Leahy considering contempt charges for Bush officials over wiretap subpoenas

[JURIST] US Senate Judiciary Committee chairman Senator Patrick Leahy (D-VT) Monday threatened to hold top members of the Bush administration in contempt if they continue to refuse to turn over subpoenaed information about the warrantless domestic surveillance program [JURIST news archive]. The Senate Judiciary Committee issued formal subpoenas for the surveillance documents on June 27, setting an initial compliance deadline of July 18, later extended to August 20 [letter, PDF]. White House counsel Fred Fielding told Leahy in a letter [PDF text] Monday that the White House needed more time to comply with the request, but Leahy insisted that the Committee had waited long enough. He said he would suggest contempt proceedings before the committee when the Senate reconvenes.

In a statement [text] Monday, Leahy said:

Today was the deadline for the Administration to comply with the Judiciary Committee's subpoenas for documents related to the legal justifications for and President's authorization of the warrantless wiretapping program. The Administration failed to adequately comply, despite our granting an extension of more than a month past the original return date. The Administration has produced no documents, no adequate basis for noncompliance, no privilege claims, and no complete privilege log.

For more than six years, the Bush Administration intercepted communications of Americans in the United States without warrants and without following the required procedures of the Foreign Intelligence Surveillance Act (FISA). Since the President confirmed his warrantless surveillance program in December 2005, the Senate Judiciary Committee has conducted an inquiry into that program of warrantless electronic surveillance. Our focus has been on the legality of that program, not on its operational details. ...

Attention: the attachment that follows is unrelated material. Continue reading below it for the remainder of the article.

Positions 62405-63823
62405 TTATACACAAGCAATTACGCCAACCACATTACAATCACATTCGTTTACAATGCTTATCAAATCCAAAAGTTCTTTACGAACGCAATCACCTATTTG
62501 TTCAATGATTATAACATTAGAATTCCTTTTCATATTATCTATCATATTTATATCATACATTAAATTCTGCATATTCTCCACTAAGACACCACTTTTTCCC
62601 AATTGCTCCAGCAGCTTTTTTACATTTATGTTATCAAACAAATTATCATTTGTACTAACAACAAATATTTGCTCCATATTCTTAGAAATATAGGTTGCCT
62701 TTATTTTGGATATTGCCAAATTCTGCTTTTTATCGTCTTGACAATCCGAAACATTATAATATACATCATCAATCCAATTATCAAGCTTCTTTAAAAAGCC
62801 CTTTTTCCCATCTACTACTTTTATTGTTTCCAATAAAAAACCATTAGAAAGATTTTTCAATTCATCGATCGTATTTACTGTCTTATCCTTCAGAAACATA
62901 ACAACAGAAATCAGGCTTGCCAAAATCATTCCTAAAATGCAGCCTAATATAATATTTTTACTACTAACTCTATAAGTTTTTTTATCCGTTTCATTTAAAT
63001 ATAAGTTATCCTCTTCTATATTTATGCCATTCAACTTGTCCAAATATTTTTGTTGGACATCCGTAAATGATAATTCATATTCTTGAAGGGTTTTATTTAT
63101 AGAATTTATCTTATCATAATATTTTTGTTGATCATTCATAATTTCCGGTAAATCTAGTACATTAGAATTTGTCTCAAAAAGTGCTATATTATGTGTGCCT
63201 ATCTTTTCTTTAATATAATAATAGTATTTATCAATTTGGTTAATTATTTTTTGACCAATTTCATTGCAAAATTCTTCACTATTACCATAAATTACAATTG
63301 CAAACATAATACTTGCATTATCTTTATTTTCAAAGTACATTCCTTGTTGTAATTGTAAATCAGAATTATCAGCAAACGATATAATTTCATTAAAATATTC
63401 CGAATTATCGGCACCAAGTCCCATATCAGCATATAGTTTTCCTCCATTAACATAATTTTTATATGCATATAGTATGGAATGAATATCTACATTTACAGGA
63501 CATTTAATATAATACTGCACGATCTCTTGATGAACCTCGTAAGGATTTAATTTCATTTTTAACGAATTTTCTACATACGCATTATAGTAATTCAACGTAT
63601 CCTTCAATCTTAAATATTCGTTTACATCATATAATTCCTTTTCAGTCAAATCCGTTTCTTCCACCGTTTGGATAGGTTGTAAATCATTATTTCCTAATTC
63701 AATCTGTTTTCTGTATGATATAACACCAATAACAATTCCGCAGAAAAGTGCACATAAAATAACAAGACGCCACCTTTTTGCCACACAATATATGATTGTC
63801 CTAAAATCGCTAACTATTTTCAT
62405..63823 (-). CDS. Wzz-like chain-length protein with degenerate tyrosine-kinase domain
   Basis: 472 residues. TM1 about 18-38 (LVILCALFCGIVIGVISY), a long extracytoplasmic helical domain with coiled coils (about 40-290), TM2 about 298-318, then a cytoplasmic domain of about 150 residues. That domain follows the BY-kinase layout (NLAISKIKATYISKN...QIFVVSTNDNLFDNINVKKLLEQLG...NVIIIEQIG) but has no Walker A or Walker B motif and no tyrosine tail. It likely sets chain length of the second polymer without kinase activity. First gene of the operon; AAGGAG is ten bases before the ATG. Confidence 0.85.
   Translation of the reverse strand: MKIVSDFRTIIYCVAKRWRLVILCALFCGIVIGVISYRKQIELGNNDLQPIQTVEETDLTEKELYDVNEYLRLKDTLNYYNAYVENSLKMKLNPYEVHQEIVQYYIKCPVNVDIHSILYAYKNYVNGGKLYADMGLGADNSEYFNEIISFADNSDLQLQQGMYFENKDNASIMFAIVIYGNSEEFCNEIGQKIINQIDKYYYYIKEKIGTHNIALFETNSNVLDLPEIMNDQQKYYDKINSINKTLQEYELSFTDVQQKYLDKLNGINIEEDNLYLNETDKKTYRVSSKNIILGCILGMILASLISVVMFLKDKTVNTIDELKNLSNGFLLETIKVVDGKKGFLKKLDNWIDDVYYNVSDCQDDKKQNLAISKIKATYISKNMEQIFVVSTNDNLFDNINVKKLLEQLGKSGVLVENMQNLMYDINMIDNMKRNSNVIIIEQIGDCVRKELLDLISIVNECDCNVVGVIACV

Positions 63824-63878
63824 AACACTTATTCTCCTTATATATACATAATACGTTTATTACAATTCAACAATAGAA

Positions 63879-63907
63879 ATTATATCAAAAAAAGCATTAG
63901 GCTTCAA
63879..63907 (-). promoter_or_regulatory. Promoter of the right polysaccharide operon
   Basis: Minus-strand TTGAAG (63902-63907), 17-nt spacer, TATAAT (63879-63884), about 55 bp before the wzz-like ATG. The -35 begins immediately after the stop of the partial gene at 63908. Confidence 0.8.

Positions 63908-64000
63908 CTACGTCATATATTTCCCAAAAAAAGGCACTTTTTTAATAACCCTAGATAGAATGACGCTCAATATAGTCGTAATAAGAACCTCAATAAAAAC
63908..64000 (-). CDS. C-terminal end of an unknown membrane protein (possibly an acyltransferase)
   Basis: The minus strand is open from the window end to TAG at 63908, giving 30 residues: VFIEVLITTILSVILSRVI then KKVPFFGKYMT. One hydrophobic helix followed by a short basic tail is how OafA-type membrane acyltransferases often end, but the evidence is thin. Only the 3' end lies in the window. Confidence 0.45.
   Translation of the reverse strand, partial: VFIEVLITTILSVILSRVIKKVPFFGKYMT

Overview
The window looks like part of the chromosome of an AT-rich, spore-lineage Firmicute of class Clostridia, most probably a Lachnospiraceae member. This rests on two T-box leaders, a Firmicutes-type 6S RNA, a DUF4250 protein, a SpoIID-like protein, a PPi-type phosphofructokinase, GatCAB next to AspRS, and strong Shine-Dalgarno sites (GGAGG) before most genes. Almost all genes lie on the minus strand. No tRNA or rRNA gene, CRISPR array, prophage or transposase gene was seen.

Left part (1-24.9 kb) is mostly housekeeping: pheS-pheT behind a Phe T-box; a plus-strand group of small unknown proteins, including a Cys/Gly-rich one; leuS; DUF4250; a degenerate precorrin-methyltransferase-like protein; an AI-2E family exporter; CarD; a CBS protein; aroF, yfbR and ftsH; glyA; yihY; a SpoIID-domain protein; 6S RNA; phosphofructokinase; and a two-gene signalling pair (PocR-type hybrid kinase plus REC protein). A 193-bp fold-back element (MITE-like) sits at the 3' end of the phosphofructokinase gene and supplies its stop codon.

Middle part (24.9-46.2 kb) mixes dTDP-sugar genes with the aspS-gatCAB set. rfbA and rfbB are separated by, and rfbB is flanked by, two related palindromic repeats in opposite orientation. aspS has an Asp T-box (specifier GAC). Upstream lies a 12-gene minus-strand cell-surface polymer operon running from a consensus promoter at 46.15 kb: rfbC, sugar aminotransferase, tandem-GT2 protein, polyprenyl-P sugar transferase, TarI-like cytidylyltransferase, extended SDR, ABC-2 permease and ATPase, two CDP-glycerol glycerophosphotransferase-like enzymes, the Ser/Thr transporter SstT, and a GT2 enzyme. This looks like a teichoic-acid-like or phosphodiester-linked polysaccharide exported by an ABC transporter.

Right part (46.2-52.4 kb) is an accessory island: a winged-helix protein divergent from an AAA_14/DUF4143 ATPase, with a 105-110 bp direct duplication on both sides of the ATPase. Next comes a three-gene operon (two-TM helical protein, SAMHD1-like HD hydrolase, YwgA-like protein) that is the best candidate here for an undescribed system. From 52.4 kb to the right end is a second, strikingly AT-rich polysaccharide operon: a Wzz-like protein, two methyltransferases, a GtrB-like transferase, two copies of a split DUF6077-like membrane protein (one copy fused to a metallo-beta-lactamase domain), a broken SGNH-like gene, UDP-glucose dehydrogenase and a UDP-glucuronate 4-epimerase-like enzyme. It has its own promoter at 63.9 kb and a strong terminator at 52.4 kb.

With the temporary amendment to FISA that the Administration demanded be passed in early August set to expire in a few months, it is essential that we understand how the Bush Administration has interpreted FISA and how it has justified its activities outside that statutory framework. If we are to consider more permanent legislative changes to FISA, this is now vitally important. For Congress to legislate effectively in this area it must have full information about the Executive Branch's interpretations of FISA. We cannot and should not legislate in the dark while the Administration hides behind a veil of secrecy. The Administration's failure to comply with the Judiciary Committee's subpoenas for its legal analysis gives me little comfort. ...

The Administration's response today also claims that the Office of the Vice President is not part of the Executive Office of the President. That is wrong. Both the United States Code and even the White House's own web site say so – at least it did as recently as this morning. The Committee's authorization, approved in a bipartisan 13-3 vote, clearly covered the three offices cited in the subpoena. In fact, the Committee responsibly narrowed its request to specify only these three offices that have been linked to the domestic surveillance program, rather than all of the offices within the Executive Office of the President.

The letter I received today from the White House Counsel did not identify any documents, but expressed vague hopes of negotiation and accommodation while raising the specter of more privilege claims. If the White House is serious about complying with the subpoena, then I would work out arrangements to protect national security and classified documents. It is not enough for the White House to try to look reasonable at the last minute after months of delay, it is well past time for the White House to start acting reasonably.
On Friday, a spokesman for Leahy reacted coolly [press statement; JURIST report] to a White House bid to extend until after Labor Day the deadline for compliance with committee subpoenas [JURIST report; subpoena packets, PDF]. Fielding has said that many of the documents subpoenaed could be subject to executive privilege and contained "extraordinarily sensitive national security information." AP has more.

UPDATE - According to a letter [PDF text] made public by Leahy's office Tuesday, the office of the vice president has more than 40 "Top Secret/Codeword Presidential Authorizations" and memoranda from the DOJ that could answer the Senate Judiciary Committee subpoenas. Shannon Coffin, counsel to the Vice President, wrote that the office would continue to look for requested documents, but reitterated an earlier request for mroe time. AP has more.

 

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